The communal bin revolution is rolling out across Brighton and Hove.
Tens of thousands of householders across the city centre currently have to put their waste in large black containers in the street.
As a way to make streets where properties have no front gardens tidier Brighton and Hove City Council wants to introduce the communal |bin scheme in the Triangle area between Lewes and Upper Lewes roads.
However, opinion is split with some residents worried it will lead to a loss of parking spaces.
A further plan to roll out the scheme in Hanover has been temporarily put on hold until a further public meeting has been held.
Pete West, chairman of the council’s environment and sustainability committee, said: “We understand that changing the way refuse is collected is a big issue for residents and we are pleased that so many people have taken part in the consultation and given us their views.
“Our officers are committed to finding workable collection schemes for both areas.”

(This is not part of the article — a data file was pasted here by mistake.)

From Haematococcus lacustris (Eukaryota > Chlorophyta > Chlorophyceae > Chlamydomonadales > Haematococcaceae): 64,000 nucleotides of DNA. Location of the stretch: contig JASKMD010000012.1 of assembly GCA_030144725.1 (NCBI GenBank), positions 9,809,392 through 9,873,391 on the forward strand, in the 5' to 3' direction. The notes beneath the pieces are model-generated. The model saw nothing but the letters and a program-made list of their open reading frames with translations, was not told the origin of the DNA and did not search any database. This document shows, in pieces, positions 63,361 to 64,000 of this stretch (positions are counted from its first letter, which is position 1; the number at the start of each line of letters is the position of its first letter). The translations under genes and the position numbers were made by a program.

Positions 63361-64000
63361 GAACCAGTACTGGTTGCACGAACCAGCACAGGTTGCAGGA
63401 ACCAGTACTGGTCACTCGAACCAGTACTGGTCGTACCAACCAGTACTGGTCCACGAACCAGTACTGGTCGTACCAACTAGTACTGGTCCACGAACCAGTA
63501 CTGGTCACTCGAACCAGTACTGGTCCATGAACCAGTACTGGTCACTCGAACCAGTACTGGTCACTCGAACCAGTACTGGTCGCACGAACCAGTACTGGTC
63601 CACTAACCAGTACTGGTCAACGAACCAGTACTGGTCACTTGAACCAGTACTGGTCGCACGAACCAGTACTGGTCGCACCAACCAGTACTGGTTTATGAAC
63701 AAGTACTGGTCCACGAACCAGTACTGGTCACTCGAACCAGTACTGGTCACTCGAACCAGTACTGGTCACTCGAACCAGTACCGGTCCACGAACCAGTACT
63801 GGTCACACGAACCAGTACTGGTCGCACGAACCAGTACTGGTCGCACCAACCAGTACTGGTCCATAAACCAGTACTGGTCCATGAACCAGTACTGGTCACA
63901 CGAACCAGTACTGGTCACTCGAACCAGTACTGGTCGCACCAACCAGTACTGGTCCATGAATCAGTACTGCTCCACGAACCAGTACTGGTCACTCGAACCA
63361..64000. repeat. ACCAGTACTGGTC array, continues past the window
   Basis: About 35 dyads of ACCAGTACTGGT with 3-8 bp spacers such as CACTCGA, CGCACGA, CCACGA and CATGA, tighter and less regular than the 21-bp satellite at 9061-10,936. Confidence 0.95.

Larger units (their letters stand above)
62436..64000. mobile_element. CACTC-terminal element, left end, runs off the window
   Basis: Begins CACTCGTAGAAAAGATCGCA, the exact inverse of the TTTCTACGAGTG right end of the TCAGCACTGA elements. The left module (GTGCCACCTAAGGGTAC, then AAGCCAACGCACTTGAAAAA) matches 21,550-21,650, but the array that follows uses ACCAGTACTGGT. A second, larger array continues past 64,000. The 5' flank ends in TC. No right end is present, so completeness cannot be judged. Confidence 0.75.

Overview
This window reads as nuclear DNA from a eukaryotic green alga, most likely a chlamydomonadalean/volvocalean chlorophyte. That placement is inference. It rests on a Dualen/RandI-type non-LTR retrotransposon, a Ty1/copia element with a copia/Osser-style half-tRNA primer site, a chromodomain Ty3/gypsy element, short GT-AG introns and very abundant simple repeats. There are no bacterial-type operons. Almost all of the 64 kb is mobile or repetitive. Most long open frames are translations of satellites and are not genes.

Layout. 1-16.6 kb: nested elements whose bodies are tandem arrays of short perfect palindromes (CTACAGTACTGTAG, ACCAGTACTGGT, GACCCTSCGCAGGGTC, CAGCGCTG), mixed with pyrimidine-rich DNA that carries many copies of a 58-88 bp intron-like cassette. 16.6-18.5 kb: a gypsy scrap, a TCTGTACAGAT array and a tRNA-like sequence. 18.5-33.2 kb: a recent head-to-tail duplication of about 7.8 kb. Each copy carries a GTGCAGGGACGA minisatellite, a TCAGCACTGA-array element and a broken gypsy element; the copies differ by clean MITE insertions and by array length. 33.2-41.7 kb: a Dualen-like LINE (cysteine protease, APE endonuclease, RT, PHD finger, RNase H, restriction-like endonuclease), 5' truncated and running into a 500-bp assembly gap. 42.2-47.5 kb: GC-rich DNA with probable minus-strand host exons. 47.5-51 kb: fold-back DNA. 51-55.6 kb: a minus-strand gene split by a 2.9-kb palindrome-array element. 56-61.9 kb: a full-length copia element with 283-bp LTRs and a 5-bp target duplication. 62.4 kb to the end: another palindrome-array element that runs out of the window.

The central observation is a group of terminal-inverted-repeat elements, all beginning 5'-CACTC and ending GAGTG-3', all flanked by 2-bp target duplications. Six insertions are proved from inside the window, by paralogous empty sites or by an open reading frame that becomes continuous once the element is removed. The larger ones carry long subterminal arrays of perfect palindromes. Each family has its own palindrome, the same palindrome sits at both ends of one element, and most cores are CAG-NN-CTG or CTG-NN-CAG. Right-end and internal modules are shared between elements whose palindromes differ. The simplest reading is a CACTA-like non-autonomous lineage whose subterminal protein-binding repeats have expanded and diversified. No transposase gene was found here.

It comes after a public consultation of hundreds of affected homes last year.
Responses in favour
In The Triangle area 51% of residents who responded were in favour of the scheme while 44% wanted to keep the existing collection service.
Consultation leaflets were sent out to 1,154 households in 18 roads and 225 responses were received.
Park Crescent and Park Crescent Terrace will be excluded as these properties have front gardens and bosses fear the bins may obstruct emergency vehicles.
In Hanover 48% supported communal bins while 46% were against, largely due to the loss of parking spaces.
Consultation documents were sent out to 1,367 households and 605 responses to the consultation were received
A revised proposal is being drawn up in time for the meeting. A date and venue has not yet been released.
Martin Cooper, of Aberdeen Road, Brighton, said: “It is the student-occupied properties that tend to leave out plastic bags or useless binvelopes for the seagulls and foxes to tear to pieces, strewing rubbish all over the place.
“Rather than us residents – who have bought our bins and are happy to lean out of the door and use them – having to drag binbags through the rain to an overflowing communal bin, which is taking up vital parking spaces, why not force the landlords and property agents, who make vast fortunes out of these students, to buy a bin for each household?”
A decision on both will be taken at the council’s environment and sustainability committee meeting on Wednesday, February 6 in Hove Town Hall at 4pm.
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